First responders have a dangerous job, and often put their own lives at risk in order to go into disaster areas and save others. That’s dangerous for a multitude of reasons, but it often comes down to a simple lack of information about the conditions within a disaster area. When time is of the essence, they can’t afford to wait around and observe from a distance. That’s why engineers from the University of California Berkeley and Squishy Robotics have designed new robots that can be dropped from helicopters into harsh environments.
This design falls under a rapidly-growing class of machines called “tensegrity robots.” Tensegrity structures are characterized by the opposing forces of tension and compression, which results in both strength and resiliency. In this case, the robots are constructed from several rods that are joined by taught cables. That makes them strong by conventional standards, but also gives them enough flexibility to absorb impacts without damage. Once they’re safely on the ground, the robots can move by coordinating the contraction of the cables.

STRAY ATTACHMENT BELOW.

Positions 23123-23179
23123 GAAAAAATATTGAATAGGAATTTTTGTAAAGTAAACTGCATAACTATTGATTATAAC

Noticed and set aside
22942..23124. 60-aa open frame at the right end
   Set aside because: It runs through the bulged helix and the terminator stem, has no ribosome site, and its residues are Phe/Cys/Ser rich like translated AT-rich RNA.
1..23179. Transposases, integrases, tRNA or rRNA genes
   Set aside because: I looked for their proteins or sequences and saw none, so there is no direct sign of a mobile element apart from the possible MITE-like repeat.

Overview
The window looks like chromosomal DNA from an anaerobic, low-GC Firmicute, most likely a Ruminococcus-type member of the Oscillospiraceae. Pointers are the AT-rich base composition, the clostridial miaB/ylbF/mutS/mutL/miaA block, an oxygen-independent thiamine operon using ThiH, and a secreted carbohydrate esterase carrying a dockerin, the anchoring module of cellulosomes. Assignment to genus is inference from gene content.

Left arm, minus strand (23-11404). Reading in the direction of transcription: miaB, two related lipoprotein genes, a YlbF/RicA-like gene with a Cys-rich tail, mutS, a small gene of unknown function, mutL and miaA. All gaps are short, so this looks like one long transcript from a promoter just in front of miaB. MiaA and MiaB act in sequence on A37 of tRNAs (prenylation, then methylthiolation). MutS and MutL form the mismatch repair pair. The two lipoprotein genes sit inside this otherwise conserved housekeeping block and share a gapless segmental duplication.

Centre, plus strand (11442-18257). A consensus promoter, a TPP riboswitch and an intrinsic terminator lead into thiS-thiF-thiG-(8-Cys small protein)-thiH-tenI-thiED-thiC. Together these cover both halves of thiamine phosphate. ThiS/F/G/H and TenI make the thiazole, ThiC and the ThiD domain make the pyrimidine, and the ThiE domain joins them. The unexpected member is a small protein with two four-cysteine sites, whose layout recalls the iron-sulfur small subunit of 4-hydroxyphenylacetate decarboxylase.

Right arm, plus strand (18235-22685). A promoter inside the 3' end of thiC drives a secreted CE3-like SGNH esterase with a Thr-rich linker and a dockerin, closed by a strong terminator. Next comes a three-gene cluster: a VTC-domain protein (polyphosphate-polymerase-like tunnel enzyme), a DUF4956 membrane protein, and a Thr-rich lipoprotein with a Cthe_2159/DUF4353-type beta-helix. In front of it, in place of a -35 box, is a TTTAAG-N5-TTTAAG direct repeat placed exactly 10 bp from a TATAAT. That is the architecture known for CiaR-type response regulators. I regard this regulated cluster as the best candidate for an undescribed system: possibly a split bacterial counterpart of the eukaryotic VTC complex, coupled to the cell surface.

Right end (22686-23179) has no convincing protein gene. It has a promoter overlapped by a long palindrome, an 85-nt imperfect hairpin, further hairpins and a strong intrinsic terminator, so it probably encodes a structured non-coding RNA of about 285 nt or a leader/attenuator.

The development of these robots started in cooperation with NASA Ames, with the goal of building a robot that could be dropped onto Titan, Saturn’s largest moon. But they quickly realized those same properties could help save lives here on Earth. Robots like this could be dropped from a helicopter into a disaster area where they can quickly gather data about the conditions on the ground, such as identifying the presence of poisonous gases. First responders would then know what to expect when they enter the area, and what precautions they’d need to take.